The NetGalley Problem – is it worth it?

March 20, 2019 Books/Writing 3

Book blogger confession: NetGalley is both the most wonderful thing to happen to me, and my kryptonite.

We all dream of having hard copy ARCs, but sometimes it takes awhile to build the following for those! It seems safe to safe most book bloggers start off by using either NetGalley or Edelweiss to request ARCs  (or both).  I signed up for both but ended up only using NetGalley because it’s just more intuitive to me. I do use Edelweiss’s saved search feature – after learning about it from Reader Voracious’ most amazing and helpful post – because it helps me find new releases that aren’t as popular. Edelweiss has a TON of books, a lot more than NetGalley, and not all are available to request ARCs but you can at least see a lot more of what is releasing at any given time, and I really like that.

NetGalley makes it easy to request upcoming books. Just set up your account, add some profile information, and you can request away! It’s super easy. Almost too easy.

What Not to Do

I’ve been on Netgalley since 2016. I took most of 2018 off from reading ARCs, so in the 2+ years I’ve been a regular visitor, I’ve received 53 eARCs. Not that many, really. However, in the beginning I made some mistakes.

  • Request everything that looks interesting. Now, this might sound like a good idea when starting off, as you don’t have any NetGalley stats/percentage. However, you might get surprised and get an influx of eARCs, and then your feedback percentage goes WAY down and no one wants to approve you for books.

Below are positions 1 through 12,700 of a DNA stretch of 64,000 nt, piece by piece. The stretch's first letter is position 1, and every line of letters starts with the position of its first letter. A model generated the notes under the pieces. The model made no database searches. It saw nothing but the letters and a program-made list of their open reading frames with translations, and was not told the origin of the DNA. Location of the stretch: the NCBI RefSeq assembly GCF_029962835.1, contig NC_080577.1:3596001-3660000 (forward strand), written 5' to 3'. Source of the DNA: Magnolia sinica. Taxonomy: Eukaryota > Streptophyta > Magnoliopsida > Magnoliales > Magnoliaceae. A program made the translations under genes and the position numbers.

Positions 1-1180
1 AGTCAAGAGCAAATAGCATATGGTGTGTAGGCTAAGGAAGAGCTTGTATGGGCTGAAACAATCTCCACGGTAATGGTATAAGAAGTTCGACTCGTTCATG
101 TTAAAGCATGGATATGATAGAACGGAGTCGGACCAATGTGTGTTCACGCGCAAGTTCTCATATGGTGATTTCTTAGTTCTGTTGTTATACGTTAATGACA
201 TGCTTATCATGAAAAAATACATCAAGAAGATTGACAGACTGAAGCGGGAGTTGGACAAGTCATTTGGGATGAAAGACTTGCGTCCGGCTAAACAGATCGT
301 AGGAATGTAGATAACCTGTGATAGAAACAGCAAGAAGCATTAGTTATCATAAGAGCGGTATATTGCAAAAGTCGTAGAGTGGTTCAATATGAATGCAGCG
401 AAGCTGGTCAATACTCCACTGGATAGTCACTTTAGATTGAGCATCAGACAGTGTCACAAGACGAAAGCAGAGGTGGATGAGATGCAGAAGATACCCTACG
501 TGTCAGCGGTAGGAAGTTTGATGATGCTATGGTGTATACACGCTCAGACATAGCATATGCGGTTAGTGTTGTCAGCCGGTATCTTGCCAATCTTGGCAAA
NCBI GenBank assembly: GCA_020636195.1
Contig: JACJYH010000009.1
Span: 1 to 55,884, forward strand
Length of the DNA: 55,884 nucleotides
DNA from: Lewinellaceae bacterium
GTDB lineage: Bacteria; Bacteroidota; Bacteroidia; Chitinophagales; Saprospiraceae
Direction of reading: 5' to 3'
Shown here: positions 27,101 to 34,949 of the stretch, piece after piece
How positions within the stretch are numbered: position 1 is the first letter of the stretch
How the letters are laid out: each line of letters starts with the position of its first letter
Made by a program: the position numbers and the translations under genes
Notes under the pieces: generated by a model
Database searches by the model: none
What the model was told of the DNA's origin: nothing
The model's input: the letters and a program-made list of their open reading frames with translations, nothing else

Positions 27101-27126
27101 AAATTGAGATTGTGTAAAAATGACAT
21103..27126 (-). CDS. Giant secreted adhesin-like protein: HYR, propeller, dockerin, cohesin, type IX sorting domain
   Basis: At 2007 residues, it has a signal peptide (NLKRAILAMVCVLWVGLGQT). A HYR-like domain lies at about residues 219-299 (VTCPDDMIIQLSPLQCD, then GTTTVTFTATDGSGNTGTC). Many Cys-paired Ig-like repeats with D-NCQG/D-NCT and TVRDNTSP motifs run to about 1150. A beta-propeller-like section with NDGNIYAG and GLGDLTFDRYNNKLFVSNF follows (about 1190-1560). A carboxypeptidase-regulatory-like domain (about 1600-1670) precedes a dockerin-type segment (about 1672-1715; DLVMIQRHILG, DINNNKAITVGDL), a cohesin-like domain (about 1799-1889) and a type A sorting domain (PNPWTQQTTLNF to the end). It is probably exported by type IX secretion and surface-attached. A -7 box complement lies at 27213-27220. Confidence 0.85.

• Review books super late. While you can always go back and leave feedback, which will boost your percentage no matter how late you are, when you are *coughoverayearcough* several months late with your reviews it seems like the publisher/publicist never sees them, which makes sense.
  • Don’t read publisher approval preferences. I didn’t notice this little feature when I started out, but if you go to each publisher’s page, there is a button that says “View Approval Preferences.” This really helped me start to tailor my requests. Some publishers don’t approve until you have over 1,000 followers. Some want you to have specific information in your profile.

NetGalley Success

When I came back to NetGalley this year, the first thing I did was try to clear off all the old titles I had. If you use the Send-to-Kindle option, the files never actually disappear. If you use Adobe Digital Editions (like I did for a long time), they automatically delete. Thankfully I had sent almost all of my old books to my Kindle app, which is what I’m using regularly to read eARCs now.

After that, I let myself wander over to the “Find Titles” section…just to see. Um, right. I promptly went on a requesting spree, because I told myself my feedback ration was still under the desired 80% so I wouldn’t get that many, maybe one of two.